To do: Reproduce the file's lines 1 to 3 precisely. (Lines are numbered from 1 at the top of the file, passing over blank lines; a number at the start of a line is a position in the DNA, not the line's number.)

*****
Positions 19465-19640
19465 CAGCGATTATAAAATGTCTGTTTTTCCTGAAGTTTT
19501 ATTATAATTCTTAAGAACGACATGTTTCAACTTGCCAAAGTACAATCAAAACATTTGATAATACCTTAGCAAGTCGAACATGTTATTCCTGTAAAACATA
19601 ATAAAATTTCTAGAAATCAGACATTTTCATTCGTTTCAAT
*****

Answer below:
Positions 19465-19640
19465 CAGCGATTATAAAATGTCTGTTTTTCCTGAAGTTTT
19501 ATTATAATTCTTAAGAACGACATGTTTCAACTTGCCAAAGTACAATCAAAACATTTGATAATACCTTAGCAAGTCGAACATGTTATTCCTGTAAAACATA